The government’s drive to build aspirational districts is a welcome move to encourage rural entrepreneurship. Districts in India always consist of one big town and several villages around. Growing up in Vadodara and looking 30 years back, I can see that there are still many areas in the city which are recognized by the original names of villages which became part of the expanding town, though the boundaries disappeared.
Aspirational Districts have been well articulated on NITI Aayog’s website, to quote , “the broad contours of the programme are Convergence (of Central and State Schemes), Collaboration (of Central, State level ‘Prabhari’ Officers and District Collectors), and Competition among districts driven by a mass movement.”
If we go deeper into the subject from a broader perspective, the convergence will lead to making Rural Entrepreneurship aspirational. For that, we have to look at the the important aspects of Rural Entrepreneurship and understand why it is important for the growth of Indian economy.
Perspective on Rural Entrepreneurship
While our country is an agricultural country, there are many other industries which can develop with the right support and acknowledgment. Let us move away from the conventional models of “only” farming and related products, and look at how the migrant population in the industrial or commercial centres is driving the entire business ecosystem. Two of the core manufacturing areas (Garment manufacturing and Foundry industry) in which we are presently engaged, have a huge amount of migration, which has multiple levels of impact on balancing the economical distribution of wealth and prosperity, and adds to tremendous pressure on the infrastructure of the city, stress and distress.
Impact of Rural Entrepreneurship
When people migrate from rural areas, it impacts the economy of the place. By acknowledging the plethora of untapped opportunities in rural areas, migration can be minimized. The potential migrants can contribute in the small and medium sized business in their own regions which will benefit both the rural economy as well as the individual.
By following a modular approach, building skills and competencies, if units like garment/apparel manufacturing, which employs a huge amount of workforce, can evolve as suitable rural business model. Considering the people behind the production are all from the rural belt, and have acquired skills over years, it is possible to engage them back in their rural ecosystem. Food processing is another business that can boost rural economy.
The education system can be strengthened as the local entrepreneurial opportunities increase, the migration of students to study, and the costs involved again goes down. There is a snowballing effect which takes place once a business starts generating income and brings money into the local economy.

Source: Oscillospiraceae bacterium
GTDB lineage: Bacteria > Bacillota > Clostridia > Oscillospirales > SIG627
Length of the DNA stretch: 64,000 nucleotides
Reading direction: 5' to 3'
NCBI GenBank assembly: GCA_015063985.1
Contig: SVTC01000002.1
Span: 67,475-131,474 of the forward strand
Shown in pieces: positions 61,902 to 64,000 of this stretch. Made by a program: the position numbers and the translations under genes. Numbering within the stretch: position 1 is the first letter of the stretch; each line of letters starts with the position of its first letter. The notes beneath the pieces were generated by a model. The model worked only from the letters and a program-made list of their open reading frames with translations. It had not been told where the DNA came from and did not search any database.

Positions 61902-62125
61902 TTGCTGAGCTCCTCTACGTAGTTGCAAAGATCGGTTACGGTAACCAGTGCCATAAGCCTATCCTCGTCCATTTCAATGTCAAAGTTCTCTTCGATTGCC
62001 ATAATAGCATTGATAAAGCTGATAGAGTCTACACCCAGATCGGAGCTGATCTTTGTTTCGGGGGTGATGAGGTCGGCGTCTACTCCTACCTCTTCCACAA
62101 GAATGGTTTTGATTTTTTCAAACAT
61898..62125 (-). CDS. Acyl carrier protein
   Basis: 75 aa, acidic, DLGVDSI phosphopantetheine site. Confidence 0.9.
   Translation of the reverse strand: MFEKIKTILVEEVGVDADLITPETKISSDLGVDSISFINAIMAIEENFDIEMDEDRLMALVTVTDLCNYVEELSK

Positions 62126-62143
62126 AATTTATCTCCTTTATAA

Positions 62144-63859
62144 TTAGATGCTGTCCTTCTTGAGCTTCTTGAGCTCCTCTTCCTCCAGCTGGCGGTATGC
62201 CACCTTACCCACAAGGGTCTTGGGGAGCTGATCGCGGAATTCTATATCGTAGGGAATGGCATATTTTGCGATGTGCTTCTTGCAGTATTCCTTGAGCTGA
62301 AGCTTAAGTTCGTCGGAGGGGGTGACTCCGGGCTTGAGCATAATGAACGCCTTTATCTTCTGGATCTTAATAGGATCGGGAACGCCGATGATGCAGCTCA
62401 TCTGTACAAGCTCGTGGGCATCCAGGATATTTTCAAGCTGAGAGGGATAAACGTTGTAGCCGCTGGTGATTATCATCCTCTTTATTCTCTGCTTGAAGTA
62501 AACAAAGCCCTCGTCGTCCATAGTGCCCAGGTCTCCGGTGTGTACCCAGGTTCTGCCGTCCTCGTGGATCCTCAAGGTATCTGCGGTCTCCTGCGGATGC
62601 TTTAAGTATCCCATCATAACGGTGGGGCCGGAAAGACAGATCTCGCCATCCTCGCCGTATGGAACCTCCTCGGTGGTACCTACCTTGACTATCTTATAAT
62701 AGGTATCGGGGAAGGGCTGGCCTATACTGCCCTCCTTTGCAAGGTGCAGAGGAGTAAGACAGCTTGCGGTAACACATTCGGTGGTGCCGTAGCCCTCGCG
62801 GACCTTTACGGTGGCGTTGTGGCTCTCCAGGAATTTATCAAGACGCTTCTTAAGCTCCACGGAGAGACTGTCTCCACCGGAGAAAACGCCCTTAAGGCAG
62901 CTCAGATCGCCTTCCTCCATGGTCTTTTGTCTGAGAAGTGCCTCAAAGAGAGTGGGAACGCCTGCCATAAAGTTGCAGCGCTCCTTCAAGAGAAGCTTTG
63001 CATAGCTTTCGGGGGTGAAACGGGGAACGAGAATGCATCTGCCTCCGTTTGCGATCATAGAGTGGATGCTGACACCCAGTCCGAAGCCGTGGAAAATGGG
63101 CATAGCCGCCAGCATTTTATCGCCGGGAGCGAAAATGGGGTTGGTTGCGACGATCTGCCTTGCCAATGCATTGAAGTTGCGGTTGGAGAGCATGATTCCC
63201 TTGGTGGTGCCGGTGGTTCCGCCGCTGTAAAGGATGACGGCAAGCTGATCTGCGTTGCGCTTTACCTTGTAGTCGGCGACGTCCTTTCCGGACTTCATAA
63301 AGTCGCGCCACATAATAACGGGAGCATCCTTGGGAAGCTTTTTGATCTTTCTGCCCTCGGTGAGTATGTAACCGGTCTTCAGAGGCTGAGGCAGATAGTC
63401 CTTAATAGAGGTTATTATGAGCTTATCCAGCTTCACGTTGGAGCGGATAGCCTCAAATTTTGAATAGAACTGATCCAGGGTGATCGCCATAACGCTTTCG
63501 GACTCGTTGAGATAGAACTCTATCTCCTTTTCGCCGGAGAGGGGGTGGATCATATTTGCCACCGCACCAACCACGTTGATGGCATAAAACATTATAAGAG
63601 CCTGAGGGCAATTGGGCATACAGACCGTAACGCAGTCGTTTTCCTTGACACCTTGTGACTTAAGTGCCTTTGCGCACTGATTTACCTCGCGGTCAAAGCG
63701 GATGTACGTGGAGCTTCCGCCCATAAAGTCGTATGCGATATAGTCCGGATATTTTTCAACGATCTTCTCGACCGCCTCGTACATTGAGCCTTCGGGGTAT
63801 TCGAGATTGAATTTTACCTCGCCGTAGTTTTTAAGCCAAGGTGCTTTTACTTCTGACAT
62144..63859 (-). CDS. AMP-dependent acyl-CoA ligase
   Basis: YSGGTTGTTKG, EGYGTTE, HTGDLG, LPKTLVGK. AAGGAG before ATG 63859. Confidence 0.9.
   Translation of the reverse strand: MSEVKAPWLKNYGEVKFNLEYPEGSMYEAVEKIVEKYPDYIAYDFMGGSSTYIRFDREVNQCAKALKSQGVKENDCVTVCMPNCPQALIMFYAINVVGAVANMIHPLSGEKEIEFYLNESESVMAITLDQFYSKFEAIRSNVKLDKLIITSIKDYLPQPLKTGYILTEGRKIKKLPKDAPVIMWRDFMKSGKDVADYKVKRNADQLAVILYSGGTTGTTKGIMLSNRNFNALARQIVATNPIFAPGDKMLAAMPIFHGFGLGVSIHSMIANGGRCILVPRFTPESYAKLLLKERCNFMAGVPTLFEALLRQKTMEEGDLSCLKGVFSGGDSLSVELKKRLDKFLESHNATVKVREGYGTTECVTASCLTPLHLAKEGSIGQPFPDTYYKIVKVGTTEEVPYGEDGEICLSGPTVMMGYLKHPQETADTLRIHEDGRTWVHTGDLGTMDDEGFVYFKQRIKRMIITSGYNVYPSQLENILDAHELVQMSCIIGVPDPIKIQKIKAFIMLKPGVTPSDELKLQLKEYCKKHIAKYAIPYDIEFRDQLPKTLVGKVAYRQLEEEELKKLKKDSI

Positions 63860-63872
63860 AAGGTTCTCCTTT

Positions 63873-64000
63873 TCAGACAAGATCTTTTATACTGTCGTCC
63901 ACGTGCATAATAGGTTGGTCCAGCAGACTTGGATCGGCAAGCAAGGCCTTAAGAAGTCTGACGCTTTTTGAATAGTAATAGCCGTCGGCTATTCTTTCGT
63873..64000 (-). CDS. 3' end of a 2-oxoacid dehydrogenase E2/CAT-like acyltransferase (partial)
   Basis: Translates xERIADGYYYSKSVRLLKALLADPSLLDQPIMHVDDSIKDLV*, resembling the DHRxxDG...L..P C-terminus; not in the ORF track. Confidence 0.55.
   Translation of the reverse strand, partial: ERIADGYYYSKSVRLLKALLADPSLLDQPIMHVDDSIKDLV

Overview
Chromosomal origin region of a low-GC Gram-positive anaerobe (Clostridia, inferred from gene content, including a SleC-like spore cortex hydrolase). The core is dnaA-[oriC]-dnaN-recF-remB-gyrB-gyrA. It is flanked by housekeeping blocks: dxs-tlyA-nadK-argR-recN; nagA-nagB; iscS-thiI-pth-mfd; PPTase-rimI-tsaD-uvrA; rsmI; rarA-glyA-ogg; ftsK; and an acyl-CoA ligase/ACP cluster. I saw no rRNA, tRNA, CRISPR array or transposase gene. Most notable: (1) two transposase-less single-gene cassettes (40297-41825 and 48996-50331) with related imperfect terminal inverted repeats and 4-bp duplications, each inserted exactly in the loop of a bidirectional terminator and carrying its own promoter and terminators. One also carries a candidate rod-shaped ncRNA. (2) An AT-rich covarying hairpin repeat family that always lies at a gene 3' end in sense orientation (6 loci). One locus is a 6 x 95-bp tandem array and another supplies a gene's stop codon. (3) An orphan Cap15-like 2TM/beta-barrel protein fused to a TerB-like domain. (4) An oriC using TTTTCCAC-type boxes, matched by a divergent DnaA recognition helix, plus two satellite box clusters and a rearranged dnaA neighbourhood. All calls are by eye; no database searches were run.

Challenges and obstacles to Rural Entrepreneurship
Rural workforce faces unique social and cultural challenges in taking up certain jobs. People who would take up any work in Mumbai, find it below their dignity to do the same work in their districts or villages because of social perception. This is a fixed mindset that needs to change. It’s not easy to do but it can be initiated. Then, there are obstacles which are beyond an individual’s control, starting with political will and policies which will help overcome the challenges. This again comes from the fear of losing “control” on the local economy. The regions which could overcome these obstacles are clearly seen as progressing and their rural ecosystems have also thrived.
Another challenge is to build the culture of quality and commitment that are critical to any business. With globalization, no business or industry will be confined to one country. Meeting their expectation of global customers in terms of quality and meeting the dead line are important for the sustainable growth of the entrepreneurship. Even the domestic buyers expect things on time and with good quality. Even if the cost is lower, the product or business may not sustain or survive, if there will be no assurance of quality and time.
Entrepreneurship is critical to sustainable development and supporting both economic and social gains, helping to create an inclusive society. Entrepreneurs are inventors who drive solutions, including the issue of climate change. While talent is everywhere, opportunity is not. The political will has been shown at the top leadership, and needs a very persistent effort to build systems which can ensure sustained support to rural entrepreneurship.
The opportunities in India are immense, and the talent pool has lot of aspirations. It is time to dive deeper and as I find Empretec or similar interventions (refer my articles on the same) working on the behaviors of all the individuals, would be fundamental for building our rural entrepreneurship. Empretec also finds a mention in the UN General Assembly Resolution of 2018 on Sustainable Development.
Guest Author: Manish Kothari, Managing Director, Rhino Machines Pvt Ltd : Director, ACE Foundation Email : firstname.lastname@example.org